The support from conservative commentators for a low emissions target has quickly evaporated, just days after they discovered that the costs of wind and solar have fallen so much that an LET might do little to support new coal generation.
The Australian‘s Judith Sloan wrote on Wednesday that she now viewed a low emissions target – even one set at the generous levels contemplated by the Coalition government – as “harebrained”.
Just a few months ago, Sloan and fellow commentator Chris Kenny were pushing for such a mechanism, apparently convinced that it would favour gas and coal. “Government should do a clean energy target,” she wrote in January.
Of course, it is now clear – even to them – that the cost of wind and solar has fallen so much, that their calculations are wrong. Modelling put out by the Climate Change Authority suggests an LET could devastate the coal industry, reducing it to just 20 per cent, while the share of renewables could jump to 70 per cent.
Sloan is aghast at the prospect, so much so that she wants to do away with anything that might encourage any new generation and challenge the primacy of the incumbent fossil fuel generators.
The outcome is entirely predictable, and was foreshadowed by Ric Brazzale and Tristan Edis, of Green Energy Markets, in their article last month entitled: Sloan and Kenny might be right: Let’s have an energy auction.
Their argument then was that a LET, properly configured, would quickly discover the lowest cost of generation – wind and solar – a fact increasingly recognised by all involved in the industry, including the CCA, even if some institutions can’t bring themselves to say so.
Of course, an LET could create a different outcome if the actual carbon intensity was set really high rather than really low, if the government did not offer many credits, and if the credits were also offered to existing generation.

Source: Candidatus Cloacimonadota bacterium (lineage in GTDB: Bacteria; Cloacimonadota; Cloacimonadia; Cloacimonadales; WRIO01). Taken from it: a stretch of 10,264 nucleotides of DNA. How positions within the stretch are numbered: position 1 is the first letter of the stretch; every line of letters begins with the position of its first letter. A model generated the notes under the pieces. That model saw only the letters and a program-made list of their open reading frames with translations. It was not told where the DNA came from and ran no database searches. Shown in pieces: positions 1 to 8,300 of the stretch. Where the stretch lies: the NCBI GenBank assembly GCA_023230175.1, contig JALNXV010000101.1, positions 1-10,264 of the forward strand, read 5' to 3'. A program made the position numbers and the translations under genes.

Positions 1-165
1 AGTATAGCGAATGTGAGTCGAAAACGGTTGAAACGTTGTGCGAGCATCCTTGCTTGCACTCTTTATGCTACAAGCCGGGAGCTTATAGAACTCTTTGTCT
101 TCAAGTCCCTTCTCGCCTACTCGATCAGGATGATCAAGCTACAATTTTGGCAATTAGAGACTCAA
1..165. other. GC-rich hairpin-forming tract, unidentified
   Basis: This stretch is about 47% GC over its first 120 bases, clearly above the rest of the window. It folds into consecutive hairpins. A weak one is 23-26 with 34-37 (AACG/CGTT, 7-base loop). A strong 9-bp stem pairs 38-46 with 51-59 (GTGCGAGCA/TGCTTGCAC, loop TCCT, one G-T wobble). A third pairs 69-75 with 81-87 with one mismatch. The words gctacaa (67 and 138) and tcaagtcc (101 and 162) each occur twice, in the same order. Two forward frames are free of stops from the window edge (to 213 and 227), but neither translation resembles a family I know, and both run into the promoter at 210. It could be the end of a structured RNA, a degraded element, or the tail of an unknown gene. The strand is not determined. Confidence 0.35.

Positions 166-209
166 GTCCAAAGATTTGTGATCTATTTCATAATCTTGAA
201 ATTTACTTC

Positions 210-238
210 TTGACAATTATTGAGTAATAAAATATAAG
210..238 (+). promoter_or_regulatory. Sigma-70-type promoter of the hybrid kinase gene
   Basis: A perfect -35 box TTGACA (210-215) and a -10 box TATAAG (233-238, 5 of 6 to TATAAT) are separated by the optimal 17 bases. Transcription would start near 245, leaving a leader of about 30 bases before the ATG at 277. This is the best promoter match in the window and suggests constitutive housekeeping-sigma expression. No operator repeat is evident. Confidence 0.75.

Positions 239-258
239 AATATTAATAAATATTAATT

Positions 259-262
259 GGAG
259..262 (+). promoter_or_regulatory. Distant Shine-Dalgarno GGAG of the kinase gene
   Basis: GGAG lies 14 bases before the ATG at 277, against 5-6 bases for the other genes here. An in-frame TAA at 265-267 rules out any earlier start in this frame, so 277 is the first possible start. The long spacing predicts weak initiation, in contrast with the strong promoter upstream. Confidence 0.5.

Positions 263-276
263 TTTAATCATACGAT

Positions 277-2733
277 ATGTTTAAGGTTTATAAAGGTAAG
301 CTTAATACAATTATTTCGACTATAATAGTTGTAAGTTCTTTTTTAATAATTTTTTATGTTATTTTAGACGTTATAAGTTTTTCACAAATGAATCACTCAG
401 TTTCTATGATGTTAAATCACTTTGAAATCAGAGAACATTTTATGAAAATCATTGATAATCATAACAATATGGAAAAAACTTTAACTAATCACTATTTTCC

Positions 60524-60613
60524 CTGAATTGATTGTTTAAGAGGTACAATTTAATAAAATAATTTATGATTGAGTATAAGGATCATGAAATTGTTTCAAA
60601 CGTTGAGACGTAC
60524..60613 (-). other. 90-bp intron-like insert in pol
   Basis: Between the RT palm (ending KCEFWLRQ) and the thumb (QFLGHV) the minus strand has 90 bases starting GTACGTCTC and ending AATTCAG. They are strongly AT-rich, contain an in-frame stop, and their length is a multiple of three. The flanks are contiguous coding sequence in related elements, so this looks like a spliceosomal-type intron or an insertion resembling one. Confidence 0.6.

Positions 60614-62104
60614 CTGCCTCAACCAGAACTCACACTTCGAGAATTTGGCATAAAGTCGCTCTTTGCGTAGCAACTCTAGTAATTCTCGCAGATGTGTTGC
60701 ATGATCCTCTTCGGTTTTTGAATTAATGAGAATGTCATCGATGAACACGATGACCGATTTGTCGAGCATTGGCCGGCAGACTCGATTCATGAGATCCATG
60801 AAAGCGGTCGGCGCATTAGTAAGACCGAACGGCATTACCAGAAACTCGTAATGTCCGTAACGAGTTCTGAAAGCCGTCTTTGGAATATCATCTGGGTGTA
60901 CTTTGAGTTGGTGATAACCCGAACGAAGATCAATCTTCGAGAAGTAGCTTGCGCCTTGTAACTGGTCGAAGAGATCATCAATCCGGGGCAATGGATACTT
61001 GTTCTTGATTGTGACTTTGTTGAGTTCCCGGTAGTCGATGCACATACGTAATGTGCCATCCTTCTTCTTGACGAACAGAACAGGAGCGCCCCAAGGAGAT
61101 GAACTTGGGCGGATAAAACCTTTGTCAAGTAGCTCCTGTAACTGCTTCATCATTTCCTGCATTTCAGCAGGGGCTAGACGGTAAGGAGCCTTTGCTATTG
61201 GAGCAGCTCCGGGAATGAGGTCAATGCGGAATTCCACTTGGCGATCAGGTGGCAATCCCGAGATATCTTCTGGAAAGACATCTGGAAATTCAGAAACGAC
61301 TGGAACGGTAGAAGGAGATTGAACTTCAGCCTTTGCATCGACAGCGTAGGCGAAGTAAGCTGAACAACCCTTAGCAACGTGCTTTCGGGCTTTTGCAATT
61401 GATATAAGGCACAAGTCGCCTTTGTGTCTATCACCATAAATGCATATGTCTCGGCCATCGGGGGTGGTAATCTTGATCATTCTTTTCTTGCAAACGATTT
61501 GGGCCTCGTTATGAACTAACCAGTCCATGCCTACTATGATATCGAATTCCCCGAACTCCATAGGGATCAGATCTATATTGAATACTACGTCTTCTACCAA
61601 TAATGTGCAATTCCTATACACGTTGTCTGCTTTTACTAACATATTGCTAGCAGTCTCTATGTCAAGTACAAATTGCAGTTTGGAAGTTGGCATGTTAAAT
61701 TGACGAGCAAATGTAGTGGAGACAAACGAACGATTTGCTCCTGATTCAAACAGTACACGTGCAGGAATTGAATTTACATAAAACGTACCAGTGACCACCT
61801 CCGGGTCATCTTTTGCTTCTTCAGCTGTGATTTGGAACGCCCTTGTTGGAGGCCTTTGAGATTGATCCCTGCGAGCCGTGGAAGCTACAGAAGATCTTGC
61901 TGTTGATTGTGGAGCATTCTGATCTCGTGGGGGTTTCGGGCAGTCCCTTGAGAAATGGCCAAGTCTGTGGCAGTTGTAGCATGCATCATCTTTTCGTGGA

That would simply result in a switch from brown to black coal, and not the wholesale change that is even being advocated by the International Energy Agency, which is urging a carbon intensity target for new generation of just 100kgCO2/MWh by 2025.
The great irony of the CCA modelling is that the policy that will likely result in the lowest form of renewable energy generation by 2030 is a carbon price – the very mechanism that the conservatives have railed against even more loudly than the Renewable Energy Target (RET), and now the LET.
Sloan is now advocating the government just rely on the RET, a policy she has criticised from pillar to post, often without basis. Presumably, her new-found enthusiasm for the RET is because it effectively offers no further inducement once the target is met by 2020.
She now wants wind and solar to compete directly with conventional generation. “There is now no need for ongoing subsidies,” she writes.
But the biggest subsidy of all, of course, comes from the ability of fossil fuel generators to emit with no penalty, either for their impacts on the climate, or other environmental impacts.
The playing field is not level either, because the market rules are pitched in favour of the incumbent industries, as the Australian Energy Market Operator and numerous other experts have pointed out.
They have called for rapid market reform to level the playing field, something that the policy maker has refused to do, under intense pressure from the fossil fuel industry.
The conservatives are likely to have conniptions over the conclusions of the Finkel Review, if they can’t even get their minds around the benefits of an LET.
A while back, some of Sloan’s stablemates began to attack the chief scientist, with Tim Blair and Andrew Bolt criticising him in February, and economist Alan Moran, who makes Sloan look like a moderate, asking ‘what would Finkel know, he’s only an electrical engineer.’
“Nobody would buy wind and solar electricity unless they are compelled or bribed to do so. Yet the Finkel preliminary report says the market is being driven not by this but by consumer demand and technology,” Moran wrote in the right wing Quadrant magazine.
“The credibility of the (preliminary) report is zero except to rusted-on ideologues, and the Prime Minister remains unfortunately among these.”
Note: In a further blow to the conservatives’ view of the world, the state with the most wind and solar, South Australia, has outperformed the rest of the country with 1.4 per cent growth in the March quarter, compared to 0.3 per cent for the rest of the quarter.
Conservatives like to believe that wind and solar signals the end of the world and the economy, but South Australia attracted the highest growth in private investment, and its annual figures also easily outstripped the remaining states.
Its latest quarter was equalled only by Victoria, which is putting in place a 45 per cent renewable energy target.